The European Commission, the executive arm of the European Union, proposed a new regulation on Thursday that would require smartphone and other electronics manufacturers to provide their gadgets with a common USB-C charging connection.
The new regulation is intended to reduce waste and simplify life for customers, who would potentially be able to use a single charger for several devices.
It has the potential to have a significant influence on Apple, given the firm still utilises its proprietary Lightning connector to charge iPhones. The business recently added USB-C connectors to select iPads and MacBooks.
In response, an Apple spokesman stated that the company stands for “innovation and truly cares about the consumer experienc
“We share the European Commission’s commitment to protecting the environment and are already carbon neutral for all of our corporate emissions worldwide,” they said.
“We remain concerned that strict regulation mandating just one type of connector stifles innovation rather than encouraging it, which in turn will harm consumers in Europe and around the world. We look forward to continued engagement with stakeholders to help find a solution that protects consumer interest, as well as the industry’s ability to innovate and bring exciting new technology to users.”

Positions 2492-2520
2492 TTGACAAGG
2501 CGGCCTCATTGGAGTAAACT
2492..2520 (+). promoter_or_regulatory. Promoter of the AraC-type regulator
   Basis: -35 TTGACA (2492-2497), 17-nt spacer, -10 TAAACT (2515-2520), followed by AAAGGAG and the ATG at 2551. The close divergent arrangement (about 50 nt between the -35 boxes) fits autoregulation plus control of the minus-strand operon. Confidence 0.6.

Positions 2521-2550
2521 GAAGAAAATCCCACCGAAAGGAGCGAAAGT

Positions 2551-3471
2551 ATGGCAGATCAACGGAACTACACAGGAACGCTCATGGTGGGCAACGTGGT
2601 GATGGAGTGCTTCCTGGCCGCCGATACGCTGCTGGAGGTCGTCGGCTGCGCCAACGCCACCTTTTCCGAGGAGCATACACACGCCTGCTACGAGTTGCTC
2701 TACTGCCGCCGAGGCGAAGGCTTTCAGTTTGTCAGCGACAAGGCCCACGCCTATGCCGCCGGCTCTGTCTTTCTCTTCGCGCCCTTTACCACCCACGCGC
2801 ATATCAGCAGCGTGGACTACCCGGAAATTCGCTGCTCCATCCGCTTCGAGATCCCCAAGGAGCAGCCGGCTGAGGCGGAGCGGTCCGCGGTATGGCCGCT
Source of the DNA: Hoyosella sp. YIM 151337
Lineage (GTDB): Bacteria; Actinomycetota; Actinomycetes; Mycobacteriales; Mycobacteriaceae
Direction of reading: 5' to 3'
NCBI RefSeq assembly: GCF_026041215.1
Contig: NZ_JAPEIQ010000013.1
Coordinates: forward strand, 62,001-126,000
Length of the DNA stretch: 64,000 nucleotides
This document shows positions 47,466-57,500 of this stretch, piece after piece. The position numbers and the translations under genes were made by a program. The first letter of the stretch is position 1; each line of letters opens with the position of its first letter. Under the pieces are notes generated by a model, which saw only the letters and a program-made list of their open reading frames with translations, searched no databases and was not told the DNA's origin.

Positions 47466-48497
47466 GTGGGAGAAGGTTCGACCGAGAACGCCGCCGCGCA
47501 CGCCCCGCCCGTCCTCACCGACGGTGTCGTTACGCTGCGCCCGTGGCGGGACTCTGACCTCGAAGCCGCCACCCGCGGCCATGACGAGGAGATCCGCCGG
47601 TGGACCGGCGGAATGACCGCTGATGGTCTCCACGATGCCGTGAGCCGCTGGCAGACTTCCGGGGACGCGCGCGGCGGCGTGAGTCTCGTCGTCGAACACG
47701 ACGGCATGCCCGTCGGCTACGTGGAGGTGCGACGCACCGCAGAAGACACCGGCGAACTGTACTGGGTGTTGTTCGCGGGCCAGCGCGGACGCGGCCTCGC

Apple’s rivals such as Samsung and Huawei have included USB-C connectors in some of their most recent phones, but many of their older models use micro-USB ports.
USB-C would also become the standard port for all smartphones, tablets, cameras, headphones, portable speakers, and handheld video game consoles under the law.
The commission also stated that it wants tech companies to cease including chargers with their gadgets.
“European consumers were frustrated long enough about incompatible chargers piling up in their drawers,” European Commission Executive Vice President Margrethe Vestager said in a statement.
“We gave industry plenty of time to come up with their own solutions, now time is ripe for legislative action for a common charger. This is an important win for our consumers and environment and in line with our green and digital ambitions.” she added.
EU Commissioner Thierry Breton noted that, “with more and more devices, more and more chargers are sold that are not interchangeable or not necessary. We are putting an end to that.”
The idea is part of a new Radio Equipment Directive that must be approved by the European Parliament before it becomes law.
If the plan is passed, gadget manufacturers will have two years to comply with the new regulations.
The European Parliament voted in favour of new regulations on a single charger in 2020, indicating that the newest plan may receive widespread support.
(Adapted from TheGuardian.com)
Categories: Creativity, Economy & Finance, Regulations & Legal, Strategy
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